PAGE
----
During the gold rush, this site was one of Bendigo's richest underground mines. It was named after Thomas Hustler, who bought the mining lease in 1854. It was here that Hustler experimented with ways to improve the quartz crushing process and invented and patented a unique quartz crushing machine. 

Despite his best efforts, wealth and status did not come to Hustler. He died destitute in 1861 and was buried in an unmarked grave in Bendigo Cemetery. 

The lure of gold drew many people from across the world who came here seeking their fortune, from the African Americans who originally mined the site to the Chinese who sifted through the 'tailings', or mining waste, to find residual gold. 

Working in the mines was a dangerous job and Hustlers Reef was the site of Bendigo's worst mine disaster. In May 1914 an underground mine explosion killed seven miners, leaving behind heartbroken widows and children. 

Many miners lived close by and Hustlers Hill grew into a community that, over the years, established many community and sporting associations and clubs, including Violet Street primary School and the North Bendigo Cricket, Athletics and Football Clubs. Today, this community continues to care for the reserve at the heart of their neighbourhood. 

You can explore this site and read more about its history by following the signs ahead. This signage project has been funded by the Local History Grants Program. The City of Greater Bendigo gratefully acknowledges the support of the Victorian Government, Public Records Office of Victoria and the Hustlers Reef Reserve Advisory Committee for making this project possible. 

Hustlers Hill Recreation Reserve - Public land for all to enjoy

The Great Extended Hustler's Company ceased operations in 1921 and the mining claim reverted to the control of the Victorian Lands Department.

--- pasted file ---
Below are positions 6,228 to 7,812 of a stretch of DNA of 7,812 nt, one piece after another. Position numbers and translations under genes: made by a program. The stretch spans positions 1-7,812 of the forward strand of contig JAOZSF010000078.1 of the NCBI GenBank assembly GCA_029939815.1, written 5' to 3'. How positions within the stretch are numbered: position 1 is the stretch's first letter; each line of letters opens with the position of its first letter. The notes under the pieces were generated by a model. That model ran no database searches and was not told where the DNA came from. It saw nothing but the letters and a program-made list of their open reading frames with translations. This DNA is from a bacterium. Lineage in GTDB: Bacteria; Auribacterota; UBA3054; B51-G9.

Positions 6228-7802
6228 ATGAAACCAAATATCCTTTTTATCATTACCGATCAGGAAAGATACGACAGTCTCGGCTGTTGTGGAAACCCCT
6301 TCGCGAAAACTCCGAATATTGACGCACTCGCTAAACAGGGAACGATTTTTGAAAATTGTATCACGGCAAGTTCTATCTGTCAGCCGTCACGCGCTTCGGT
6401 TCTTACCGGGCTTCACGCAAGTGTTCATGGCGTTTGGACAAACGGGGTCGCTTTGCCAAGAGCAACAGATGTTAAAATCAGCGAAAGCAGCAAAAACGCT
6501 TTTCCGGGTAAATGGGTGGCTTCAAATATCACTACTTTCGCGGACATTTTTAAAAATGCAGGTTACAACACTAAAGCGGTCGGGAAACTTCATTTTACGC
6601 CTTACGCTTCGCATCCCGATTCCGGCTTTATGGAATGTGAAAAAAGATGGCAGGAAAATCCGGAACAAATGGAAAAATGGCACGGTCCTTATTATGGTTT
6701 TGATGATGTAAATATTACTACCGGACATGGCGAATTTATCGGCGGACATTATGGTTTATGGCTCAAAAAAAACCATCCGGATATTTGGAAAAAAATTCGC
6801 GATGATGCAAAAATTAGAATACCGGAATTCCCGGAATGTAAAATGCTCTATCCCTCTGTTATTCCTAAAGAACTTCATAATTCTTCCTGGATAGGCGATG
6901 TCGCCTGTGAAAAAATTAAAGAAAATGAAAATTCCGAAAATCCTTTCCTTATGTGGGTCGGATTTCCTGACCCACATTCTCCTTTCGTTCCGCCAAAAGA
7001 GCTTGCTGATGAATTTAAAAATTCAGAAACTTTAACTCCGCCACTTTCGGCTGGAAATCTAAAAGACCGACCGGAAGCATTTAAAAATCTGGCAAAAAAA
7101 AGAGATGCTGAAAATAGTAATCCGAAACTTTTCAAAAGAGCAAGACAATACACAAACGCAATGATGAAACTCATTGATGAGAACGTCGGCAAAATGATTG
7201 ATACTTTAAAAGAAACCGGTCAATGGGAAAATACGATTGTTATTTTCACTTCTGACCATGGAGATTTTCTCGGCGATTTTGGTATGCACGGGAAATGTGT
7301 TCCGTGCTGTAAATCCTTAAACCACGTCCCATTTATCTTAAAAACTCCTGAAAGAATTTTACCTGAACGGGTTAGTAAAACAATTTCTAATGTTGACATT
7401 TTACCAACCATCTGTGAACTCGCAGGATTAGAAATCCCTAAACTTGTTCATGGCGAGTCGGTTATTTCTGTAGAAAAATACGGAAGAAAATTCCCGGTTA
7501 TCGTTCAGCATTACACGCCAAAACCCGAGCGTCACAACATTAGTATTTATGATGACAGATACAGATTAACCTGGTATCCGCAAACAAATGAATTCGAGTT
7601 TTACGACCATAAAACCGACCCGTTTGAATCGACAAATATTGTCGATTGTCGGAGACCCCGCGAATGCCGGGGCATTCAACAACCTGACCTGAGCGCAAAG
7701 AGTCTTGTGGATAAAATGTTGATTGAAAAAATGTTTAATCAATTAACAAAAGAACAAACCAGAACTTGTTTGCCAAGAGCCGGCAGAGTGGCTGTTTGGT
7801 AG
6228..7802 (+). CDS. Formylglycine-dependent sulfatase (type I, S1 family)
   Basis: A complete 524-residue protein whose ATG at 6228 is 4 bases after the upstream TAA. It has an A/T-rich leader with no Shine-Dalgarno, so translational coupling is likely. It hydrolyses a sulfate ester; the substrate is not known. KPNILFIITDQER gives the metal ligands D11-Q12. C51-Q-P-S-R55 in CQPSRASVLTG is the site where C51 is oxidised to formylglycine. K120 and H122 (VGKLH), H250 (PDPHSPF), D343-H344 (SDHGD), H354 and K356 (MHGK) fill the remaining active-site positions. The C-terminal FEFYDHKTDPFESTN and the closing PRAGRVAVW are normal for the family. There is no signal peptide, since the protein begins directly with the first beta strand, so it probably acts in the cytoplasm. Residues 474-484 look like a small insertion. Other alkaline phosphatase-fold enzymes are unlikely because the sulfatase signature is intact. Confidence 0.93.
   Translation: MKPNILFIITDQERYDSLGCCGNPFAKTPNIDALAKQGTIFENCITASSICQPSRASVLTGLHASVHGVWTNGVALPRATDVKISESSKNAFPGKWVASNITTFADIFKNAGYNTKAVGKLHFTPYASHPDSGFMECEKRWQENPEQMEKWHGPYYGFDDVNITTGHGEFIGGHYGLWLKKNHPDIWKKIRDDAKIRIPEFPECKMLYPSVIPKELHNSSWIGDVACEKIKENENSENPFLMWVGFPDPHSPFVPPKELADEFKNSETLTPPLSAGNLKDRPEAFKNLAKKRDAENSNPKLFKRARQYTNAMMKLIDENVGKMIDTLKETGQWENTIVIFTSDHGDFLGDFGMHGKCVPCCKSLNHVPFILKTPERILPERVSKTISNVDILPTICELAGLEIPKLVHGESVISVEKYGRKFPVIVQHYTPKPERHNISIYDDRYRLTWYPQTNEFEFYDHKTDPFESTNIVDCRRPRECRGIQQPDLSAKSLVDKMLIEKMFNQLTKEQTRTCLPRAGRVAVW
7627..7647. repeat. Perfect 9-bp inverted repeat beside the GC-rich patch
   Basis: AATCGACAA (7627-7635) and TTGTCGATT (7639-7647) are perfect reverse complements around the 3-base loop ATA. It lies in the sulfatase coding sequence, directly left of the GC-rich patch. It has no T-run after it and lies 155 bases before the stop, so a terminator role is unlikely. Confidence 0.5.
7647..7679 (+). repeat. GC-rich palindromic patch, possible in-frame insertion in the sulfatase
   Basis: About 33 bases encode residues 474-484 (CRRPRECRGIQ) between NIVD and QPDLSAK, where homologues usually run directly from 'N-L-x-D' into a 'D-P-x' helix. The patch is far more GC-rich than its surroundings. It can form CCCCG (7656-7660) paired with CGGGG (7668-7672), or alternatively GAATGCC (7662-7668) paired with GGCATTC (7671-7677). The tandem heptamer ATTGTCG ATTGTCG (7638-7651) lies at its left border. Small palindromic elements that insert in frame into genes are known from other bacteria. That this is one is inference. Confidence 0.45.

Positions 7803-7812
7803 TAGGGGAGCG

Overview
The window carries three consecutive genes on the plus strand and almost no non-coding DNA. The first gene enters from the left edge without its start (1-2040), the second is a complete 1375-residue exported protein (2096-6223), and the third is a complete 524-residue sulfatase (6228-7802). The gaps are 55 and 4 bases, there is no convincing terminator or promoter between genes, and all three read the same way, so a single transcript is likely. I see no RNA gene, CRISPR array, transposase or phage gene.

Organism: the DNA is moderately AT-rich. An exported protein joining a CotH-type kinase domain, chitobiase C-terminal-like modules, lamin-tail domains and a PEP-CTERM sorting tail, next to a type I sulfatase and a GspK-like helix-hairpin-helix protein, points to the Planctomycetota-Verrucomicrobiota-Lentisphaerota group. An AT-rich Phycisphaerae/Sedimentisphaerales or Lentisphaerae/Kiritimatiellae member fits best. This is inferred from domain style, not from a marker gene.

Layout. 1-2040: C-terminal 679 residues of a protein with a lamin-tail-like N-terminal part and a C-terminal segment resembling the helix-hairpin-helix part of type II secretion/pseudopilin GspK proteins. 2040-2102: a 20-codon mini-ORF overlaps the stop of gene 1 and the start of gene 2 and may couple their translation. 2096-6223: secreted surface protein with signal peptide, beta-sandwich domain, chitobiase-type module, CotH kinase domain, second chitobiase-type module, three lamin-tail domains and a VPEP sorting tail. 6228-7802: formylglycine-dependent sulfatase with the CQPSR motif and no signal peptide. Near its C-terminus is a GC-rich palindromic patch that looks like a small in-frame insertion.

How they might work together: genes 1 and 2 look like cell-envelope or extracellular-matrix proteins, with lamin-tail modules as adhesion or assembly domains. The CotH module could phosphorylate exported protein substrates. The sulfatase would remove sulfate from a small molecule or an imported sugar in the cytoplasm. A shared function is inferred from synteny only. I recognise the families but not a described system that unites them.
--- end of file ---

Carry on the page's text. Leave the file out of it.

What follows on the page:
The area at the bottom of the hill was a wasteland of sand heaps and old sludge dams. Dams became dumping grounds for household rubbish and dead animals. When it was dry, winds blew contaminated sand into people's home. 

Locals thought the top of Hustlers Hill should be a public reserve and began campaigning for it to become one.

In 1924 a formal proposal to make the area a reserve was put to the Victorian Lands Department, but was unsuccessful. 

The Hustlers Reef Reserve was eventually gazetted in 2008, after many years of campaigning by locals for this area to remain public and to have its history recognised. 

Caring for Hustlers Hill - Community efforts to restore a mining wasteland

The local community has been planting trees here to help rejuvenate the land for many years. Box Ironbark Forest species have been planted to begin a process of restoring the original biodiversity of the hill. 

The mine shafts have been capped and the sand heaps have been bulldozed into the sludge dams. The reserve is now a peaceful open space which has many educational and wellbeing benefits for the community. This heritage trail is part of the restoration process.